Olympic stadiums and venues are built to match the dexterity of the ‘Games’ themselves. Exceptional architectural design is one of the most important aspects considered when planning these stadiums. The design focuses on aesthetics, usability and scale, making it easy for the stadiums to host mega international sporting events that are attended by thousands of spectators. From a stadium with a tent-like cover to one that looks like a medieval castle, here are some of the most beautiful Olympic stadiums and venues around the world.

Olympiastadion, Munich, Germany

Olympiastadion, Munich, Germany
Credit: M(e)ister Eiskalt / Wikimedia Commons

The centrepiece of the Olympiapark München, Olympiastadion is an architectural masterpiece constructed for the 1972 Summer Olympics in Munich. Designed by German architect and engineer Frei Otto, the stadium has a capacity of just over 69,000. Its distinguishing feature is the tent-like structure over the seating areas. Steel cables support the huge translucent canopy comprising plexiglass panels, which were designed to make the stadium blend in with the Bavarian landscape.

Following the Olympics, which was overshadowed by the Munich massacre, the stadium has been used as a venue for major football events like the 1974 FIFA World Cup final between the Netherlands and West Germany. It has also played host to music events. Bands and musicians like AC/DC, Michael Jackson, the Rolling Stones, Bruce Springsteen and the Three Tenors have performed here.

Estadi Olímpic Lluís Companys, Barcelona, Spain

Estadi Olímpic Lluís Companys, Barcelona, Spain
Credit: Estadi Olimpic

When it opened in 1929 for the Barcelona Universal Exposition, the stadium designed by architect Pere Domènech i Roure was the second-largest in the world. Its original purpose was to host the 1936 Summer Olympics, but the tense political situation in Spain in the 1930s resulted in Munich getting the right to host the games. Left unused for a long time, the stadium was renovated decades later — this time by a team of architects that included the legendary Vittorio Gregotti. They upgraded and changed everything in the stadium, except for the façade that gives the stadium an appearance of a magnificent palace with Moorish influences.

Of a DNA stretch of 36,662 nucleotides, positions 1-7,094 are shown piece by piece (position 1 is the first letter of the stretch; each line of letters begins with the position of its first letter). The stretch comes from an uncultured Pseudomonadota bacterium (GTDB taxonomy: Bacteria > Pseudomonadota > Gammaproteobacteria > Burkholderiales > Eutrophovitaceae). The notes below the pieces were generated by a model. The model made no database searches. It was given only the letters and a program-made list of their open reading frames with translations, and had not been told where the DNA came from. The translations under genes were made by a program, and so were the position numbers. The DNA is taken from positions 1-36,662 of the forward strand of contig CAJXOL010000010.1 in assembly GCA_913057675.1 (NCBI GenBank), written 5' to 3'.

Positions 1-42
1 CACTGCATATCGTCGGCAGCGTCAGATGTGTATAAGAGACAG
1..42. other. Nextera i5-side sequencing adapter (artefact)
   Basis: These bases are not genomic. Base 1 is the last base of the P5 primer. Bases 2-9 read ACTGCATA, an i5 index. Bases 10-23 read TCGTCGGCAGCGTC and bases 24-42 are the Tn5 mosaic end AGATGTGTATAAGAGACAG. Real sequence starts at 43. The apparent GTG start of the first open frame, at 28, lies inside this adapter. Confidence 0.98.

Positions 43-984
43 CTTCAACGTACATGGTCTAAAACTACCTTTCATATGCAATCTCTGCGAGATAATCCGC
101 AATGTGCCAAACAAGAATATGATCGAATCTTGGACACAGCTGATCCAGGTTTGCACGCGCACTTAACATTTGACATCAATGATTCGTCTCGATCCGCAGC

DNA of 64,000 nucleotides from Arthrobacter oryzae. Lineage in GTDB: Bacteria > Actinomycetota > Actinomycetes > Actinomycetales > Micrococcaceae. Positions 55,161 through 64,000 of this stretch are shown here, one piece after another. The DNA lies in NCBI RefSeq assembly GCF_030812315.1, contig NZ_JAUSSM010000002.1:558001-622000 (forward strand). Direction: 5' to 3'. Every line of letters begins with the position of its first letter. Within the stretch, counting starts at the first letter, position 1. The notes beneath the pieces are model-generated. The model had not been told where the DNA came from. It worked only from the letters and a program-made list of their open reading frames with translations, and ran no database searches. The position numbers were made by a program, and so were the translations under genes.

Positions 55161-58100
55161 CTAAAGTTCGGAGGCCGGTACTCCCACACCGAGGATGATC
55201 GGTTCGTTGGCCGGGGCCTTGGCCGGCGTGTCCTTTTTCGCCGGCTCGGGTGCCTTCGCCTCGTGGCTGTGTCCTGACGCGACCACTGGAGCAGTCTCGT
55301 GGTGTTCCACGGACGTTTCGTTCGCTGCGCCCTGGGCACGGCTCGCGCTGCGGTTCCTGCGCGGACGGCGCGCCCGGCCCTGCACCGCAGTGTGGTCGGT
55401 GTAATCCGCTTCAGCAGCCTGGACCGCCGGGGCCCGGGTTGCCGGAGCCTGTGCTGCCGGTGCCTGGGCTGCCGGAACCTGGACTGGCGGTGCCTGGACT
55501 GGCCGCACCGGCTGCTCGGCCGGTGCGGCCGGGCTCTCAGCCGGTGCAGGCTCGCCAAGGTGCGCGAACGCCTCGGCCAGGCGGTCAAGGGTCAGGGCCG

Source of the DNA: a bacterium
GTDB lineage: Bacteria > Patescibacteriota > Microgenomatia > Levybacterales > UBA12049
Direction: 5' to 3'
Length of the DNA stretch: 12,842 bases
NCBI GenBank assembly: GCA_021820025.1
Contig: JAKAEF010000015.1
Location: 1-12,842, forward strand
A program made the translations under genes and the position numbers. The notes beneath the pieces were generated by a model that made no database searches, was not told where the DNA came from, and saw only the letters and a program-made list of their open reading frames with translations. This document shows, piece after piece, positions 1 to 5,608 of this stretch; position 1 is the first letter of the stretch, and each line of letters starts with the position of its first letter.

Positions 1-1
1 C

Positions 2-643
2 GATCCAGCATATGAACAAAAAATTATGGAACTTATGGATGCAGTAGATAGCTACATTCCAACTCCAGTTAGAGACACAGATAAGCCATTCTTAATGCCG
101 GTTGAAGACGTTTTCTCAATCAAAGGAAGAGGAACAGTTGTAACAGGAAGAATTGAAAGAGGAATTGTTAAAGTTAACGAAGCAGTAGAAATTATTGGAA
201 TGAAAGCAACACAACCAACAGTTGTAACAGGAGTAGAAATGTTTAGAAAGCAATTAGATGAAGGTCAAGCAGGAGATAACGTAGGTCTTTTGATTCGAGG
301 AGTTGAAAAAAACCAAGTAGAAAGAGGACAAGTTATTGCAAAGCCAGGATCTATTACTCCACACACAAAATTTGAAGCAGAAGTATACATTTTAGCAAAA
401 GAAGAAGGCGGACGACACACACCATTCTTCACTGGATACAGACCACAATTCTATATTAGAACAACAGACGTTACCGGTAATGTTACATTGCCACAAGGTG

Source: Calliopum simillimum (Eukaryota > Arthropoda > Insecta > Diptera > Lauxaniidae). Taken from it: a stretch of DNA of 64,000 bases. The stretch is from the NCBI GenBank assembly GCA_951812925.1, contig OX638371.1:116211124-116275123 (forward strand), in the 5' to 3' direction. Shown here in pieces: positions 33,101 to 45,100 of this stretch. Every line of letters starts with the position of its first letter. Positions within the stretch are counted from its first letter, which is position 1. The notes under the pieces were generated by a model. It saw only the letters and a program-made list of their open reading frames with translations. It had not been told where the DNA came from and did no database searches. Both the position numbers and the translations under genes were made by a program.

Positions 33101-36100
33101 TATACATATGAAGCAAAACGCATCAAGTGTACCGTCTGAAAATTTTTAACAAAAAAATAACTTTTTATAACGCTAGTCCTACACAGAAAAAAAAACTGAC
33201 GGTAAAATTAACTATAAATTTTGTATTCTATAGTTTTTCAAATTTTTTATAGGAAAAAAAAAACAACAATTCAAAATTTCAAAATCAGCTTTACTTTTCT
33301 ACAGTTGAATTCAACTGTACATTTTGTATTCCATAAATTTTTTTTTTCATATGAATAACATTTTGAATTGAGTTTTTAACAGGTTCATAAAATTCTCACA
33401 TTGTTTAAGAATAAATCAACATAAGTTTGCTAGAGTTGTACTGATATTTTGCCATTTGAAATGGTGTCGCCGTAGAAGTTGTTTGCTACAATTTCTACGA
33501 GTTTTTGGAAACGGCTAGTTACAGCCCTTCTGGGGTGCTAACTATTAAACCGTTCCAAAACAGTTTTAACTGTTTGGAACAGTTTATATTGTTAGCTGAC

Re-opened in 1989, the stadium hosted the 1992 Barcelona Olympics. In 2001, it was renamed Estadi Olímpic Lluís Companys in honour of the former President of the Government of Catalonia. Its current capacity is around 60,000. Besides sporting events, the stadium has played host to performers such as Bruce Springsteen, the Rolling Stones, Michael Jackson, Madonna and Bon Jovi among others since 1989. The stadium is open to tourists when not hosting events.

Los Angeles Memorial Coliseum, Los Angeles, US

Los Angeles Memorial Coliseum, Los Angeles Olympic Stadiums
Credit: BP Miller / Unsplash

This stadium is the only venue to have hosted two Summer Olympics — in 1932 and 1984. It will also become the first in the world to host three Olympics when the games are played here in 2028.

Los Angeles Memorial Coliseum was built in 1923 to commemorate American soldiers who fought in World War I. Designed by the father-son duo of John and Donald Parkinson on the lines of a Roman Colosseum, the stadium’s most architecturally outstanding feature is the Peristyle — a structure consisting of a large central arch, flanked by six arches on either side. At the Peristyle, a Memorial Court of Honor consisting of 62 plaques honours those who have made an impact on the stadium.

Besides the Olympics, the Coliseum has hosted numerous sporting and cultural events over the decades, including three NFL Championships and two Super Bowls. Since its opening, it has been the home of college football’s USC Trojans and has played a similar role for many others over the decades. Some of the world’s most famous personalities such as US presidents Franklin D Roosevelt, Dwight Eisenhower and John F. Kennedy; luminaries Martin Luther King, Jr., Pope John Paul II, the Dalai Lama, and Nelson Mandela; and celebrities such as Mick Jagger, Pele and Billy Graham have made appearances at the stadium.

It was named a National and California Historic Landmark in 1984. Though the Olympic stadium could hold 100,000 spectators in the past, its current capacity is 77,500.

Beijing National Stadium, Beijing, China

Beijing Olympic Stadiums and Venues
Credit: Hong Jiang / Unsplash

Famously known as the Bird’s Nest because of its eye-catching design, the Beijing National Stadium was built as the main venue of the Olympic Games in 2008. It is considered by many as one of the most beautiful stadiums in the world and an engineering marvel. It was designed by a group of architects from all around the world. Among them was Jacques Herzog, Pierre de Meuron and Li Xinggang. One of the most famous names associated with its construction was contemporary artist Ai Weiwei.

The exterior is made of lightweight, earthquake-resistant steel — the purest in China — interlocking at points and crisscrossing each other to create the appearance of a nest. The construction of the stadium began in 2003 and was completed in 2008, just months before the games. It was at this stadium that Usain Bolt began his sensational career in Olympics by winning the first two of his eight golds.

The stadium will be hosting the 2022 Winter Olympics, which will make Beijing the first city to host both the Summer and Winter Olympics. While it could seat 91,000 during the 2008 Olympics, the Olympic stadium now has a reduced capacity of 80,000.

Olympic Stadium, Montreal, Canada

Olympic Stadium, Montreal, Canada
Credit: Tolivero / Wikimedia Commons